The Allure of Napoleon

28 January - 19 March 2017

The Museum’s collection contains an exceptional range of objects relating to Napoleon Bonaparte and the age he defined; all testifying to the allure of the man John Bowes dubbed “that old vagabond”.  Through these objects we can trace the changing faces of Napoleon, and the restless search for fame.

The self-cast Emperor loved and admired his first wife, Joséphine, doting on the children from her first marriage. However, desperate to have an heir when it was clear Joséphine could bear no more children, he divorced her and married the Hapsburg Princess Marie-Louise who bore him a son.

Napoleon made extensive use of his family in governing his empire. During childhood he developed close bonds with his seven surviving siblings and deeply religious mother Laetitia. When in power, he raised his brothers to the thrones of Europe and engineered strategic weddings for his sisters.

Napoleon’s rule unravelled as quickly as it had been constructed. Whilst he dominated the armies of Europe, towards the end of the French Revolution, he was denied control of the seas. Instead he tried to defeat Britain through economic warfare; a fatal blunder, the harrowing retreat of the Grande Armée from Moscow shattering Napoleon’s power.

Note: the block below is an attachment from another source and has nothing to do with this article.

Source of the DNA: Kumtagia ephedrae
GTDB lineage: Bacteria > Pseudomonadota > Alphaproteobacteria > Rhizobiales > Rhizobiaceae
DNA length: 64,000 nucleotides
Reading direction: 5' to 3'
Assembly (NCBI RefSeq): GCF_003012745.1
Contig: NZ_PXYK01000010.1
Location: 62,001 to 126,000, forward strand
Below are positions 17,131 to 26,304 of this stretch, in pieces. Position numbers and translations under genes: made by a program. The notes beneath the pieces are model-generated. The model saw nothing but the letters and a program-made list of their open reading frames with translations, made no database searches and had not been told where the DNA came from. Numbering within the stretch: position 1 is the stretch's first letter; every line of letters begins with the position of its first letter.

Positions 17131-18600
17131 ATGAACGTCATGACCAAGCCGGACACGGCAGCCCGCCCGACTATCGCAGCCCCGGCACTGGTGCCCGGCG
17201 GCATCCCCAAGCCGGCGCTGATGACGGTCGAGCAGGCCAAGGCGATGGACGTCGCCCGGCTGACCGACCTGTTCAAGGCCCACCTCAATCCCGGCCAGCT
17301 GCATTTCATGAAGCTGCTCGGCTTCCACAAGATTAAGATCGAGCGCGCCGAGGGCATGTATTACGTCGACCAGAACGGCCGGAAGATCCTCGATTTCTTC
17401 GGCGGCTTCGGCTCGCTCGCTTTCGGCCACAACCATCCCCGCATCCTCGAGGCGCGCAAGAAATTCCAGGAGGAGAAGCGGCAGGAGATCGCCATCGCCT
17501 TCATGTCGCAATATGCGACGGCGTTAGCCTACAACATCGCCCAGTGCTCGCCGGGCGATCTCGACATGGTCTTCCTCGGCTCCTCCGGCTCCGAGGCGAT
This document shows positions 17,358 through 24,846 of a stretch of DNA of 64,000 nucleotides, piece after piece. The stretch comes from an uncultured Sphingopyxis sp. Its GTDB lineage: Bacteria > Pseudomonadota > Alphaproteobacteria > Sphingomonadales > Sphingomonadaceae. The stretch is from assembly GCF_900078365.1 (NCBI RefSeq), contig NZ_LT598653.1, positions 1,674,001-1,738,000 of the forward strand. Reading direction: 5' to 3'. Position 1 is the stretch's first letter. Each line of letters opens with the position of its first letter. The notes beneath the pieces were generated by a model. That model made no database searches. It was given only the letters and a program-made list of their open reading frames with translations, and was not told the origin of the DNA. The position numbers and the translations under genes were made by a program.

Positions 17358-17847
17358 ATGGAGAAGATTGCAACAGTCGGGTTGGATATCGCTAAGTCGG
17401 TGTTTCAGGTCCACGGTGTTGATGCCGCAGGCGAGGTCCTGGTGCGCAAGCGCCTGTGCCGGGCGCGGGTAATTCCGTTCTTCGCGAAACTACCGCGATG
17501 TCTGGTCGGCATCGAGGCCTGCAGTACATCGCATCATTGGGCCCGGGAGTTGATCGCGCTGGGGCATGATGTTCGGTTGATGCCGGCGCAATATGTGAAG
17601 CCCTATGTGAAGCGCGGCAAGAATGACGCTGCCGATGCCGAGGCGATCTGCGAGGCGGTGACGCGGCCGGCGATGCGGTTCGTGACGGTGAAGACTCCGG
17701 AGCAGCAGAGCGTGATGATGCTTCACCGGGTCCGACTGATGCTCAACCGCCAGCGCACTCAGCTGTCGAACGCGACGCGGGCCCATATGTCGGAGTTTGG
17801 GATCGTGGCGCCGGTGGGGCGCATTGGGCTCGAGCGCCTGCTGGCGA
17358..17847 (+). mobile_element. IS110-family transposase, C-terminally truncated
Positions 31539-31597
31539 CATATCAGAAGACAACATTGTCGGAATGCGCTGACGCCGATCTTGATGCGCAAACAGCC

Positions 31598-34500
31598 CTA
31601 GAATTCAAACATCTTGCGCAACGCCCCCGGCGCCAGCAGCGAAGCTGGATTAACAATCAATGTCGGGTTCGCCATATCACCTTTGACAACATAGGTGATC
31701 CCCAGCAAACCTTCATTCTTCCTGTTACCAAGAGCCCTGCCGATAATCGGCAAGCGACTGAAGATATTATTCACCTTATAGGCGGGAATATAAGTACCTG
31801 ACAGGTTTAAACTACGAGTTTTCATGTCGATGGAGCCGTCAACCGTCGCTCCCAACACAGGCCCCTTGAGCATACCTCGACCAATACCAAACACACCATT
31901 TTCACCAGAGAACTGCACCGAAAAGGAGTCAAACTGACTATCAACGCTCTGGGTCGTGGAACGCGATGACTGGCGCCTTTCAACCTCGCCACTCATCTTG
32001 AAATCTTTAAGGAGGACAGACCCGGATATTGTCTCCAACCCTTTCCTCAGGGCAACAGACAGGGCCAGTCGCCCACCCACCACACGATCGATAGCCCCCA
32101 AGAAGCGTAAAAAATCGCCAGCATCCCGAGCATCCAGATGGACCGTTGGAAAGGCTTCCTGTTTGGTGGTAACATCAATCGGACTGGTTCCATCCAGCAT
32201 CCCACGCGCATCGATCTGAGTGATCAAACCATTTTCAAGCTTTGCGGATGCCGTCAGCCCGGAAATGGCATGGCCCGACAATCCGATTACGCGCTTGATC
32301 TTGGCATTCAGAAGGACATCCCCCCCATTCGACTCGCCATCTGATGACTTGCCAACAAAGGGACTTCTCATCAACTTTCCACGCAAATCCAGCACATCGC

Unwilling to resign himself to failure, he spent months trying to return to France which he achieved only to be defeated at the Battle of Waterloo and exiled to St Helena, from which there would be no escape.

The testimonial he dictated there proved a phenomenal bestseller, fixing his legacy for posterity. Napoleon became a popular Romantic hero, the myth and vigour of his achievements threatening to eclipse the memory of his rule. In 1840, his remains were repatriated to France and entombed in an above ground sarcophagus with solemnity at the military church of Les Invalides in Paris.

Essays written by Dr Tom Stammers, from the Department of History at Durham University, and Dr Véronique Gerard-Powell, former Chief Curator and senior lecturer at the Sorbonne in Paris, and other contributors to the exhibition are available to buy here>

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